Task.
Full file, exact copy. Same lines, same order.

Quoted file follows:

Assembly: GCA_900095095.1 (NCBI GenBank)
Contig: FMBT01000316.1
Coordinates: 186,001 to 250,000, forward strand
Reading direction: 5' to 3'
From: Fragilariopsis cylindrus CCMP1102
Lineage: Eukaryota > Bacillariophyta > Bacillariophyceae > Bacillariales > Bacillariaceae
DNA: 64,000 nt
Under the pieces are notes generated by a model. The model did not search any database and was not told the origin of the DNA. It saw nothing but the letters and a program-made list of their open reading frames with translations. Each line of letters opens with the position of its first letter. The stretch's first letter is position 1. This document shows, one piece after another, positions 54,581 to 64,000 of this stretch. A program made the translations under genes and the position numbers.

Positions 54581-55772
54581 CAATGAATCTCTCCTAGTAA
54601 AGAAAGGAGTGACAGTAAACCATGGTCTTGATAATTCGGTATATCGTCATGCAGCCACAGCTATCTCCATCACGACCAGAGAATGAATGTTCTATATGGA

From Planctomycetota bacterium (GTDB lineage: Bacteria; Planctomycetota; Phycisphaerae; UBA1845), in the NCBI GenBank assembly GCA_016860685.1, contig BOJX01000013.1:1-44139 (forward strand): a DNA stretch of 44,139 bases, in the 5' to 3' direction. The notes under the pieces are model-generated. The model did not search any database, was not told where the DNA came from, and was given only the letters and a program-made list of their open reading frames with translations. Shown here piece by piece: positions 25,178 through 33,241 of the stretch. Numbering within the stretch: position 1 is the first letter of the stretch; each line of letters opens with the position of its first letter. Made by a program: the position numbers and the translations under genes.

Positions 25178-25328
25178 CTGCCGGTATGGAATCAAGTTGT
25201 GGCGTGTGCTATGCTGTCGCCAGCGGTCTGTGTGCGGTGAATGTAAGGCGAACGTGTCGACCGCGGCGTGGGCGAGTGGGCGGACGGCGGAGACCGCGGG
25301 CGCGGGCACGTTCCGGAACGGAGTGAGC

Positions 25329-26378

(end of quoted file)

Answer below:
Assembly: GCA_900095095.1 (NCBI GenBank)
Contig: FMBT01000316.1
Coordinates: 186,001 to 250,000, forward strand
Reading direction: 5' to 3'
From: Fragilariopsis cylindrus CCMP1102
Lineage: Eukaryota > Bacillariophyta > Bacillariophyceae > Bacillariales > Bacillariaceae
DNA: 64,000 nt
Under the pieces are notes generated by a model. The model did not search any database and was not told the origin of the DNA. It saw nothing but the letters and a program-made list of their open reading frames with translations. Each line of letters opens with the position of its first letter. The stretch's first letter is position 1. This document shows, one piece after another, positions 54,581 to 64,000 of this stretch. A program made the translations under genes and the position numbers.

Positions 54581-55772
54581 CAATGAATCTCTCCTAGTAA
54601 AGAAAGGAGTGACAGTAAACCATGGTCTTGATAATTCGGTATATCGTCATGCAGCCACAGCTATCTCCATCACGACCAGAGAATGAATGTTCTATATGGA

From Planctomycetota bacterium (GTDB lineage: Bacteria; Planctomycetota; Phycisphaerae; UBA1845), in the NCBI GenBank assembly GCA_016860685.1, contig BOJX01000013.1:1-44139 (forward strand): a DNA stretch of 44,139 bases, in the 5' to 3' direction. The notes under the pieces are model-generated. The model did not search any database, was not told where the DNA came from, and was given only the letters and a program-made list of their open reading frames with translations. Shown here piece by piece: positions 25,178 through 33,241 of the stretch. Numbering within the stretch: position 1 is the first letter of the stretch; each line of letters opens with the position of its first letter. Made by a program: the position numbers and the translations under genes.

Positions 25178-25328
25178 CTGCCGGTATGGAATCAAGTTGT
25201 GGCGTGTGCTATGCTGTCGCCAGCGGTCTGTGTGCGGTGAATGTAAGGCGAACGTGTCGACCGCGGCGTGGGCGAGTGGGCGGACGGCGGAGACCGCGGG
25301 CGCGGGCACGTTCCGGAACGGAGTGAGC

Positions 25329-26378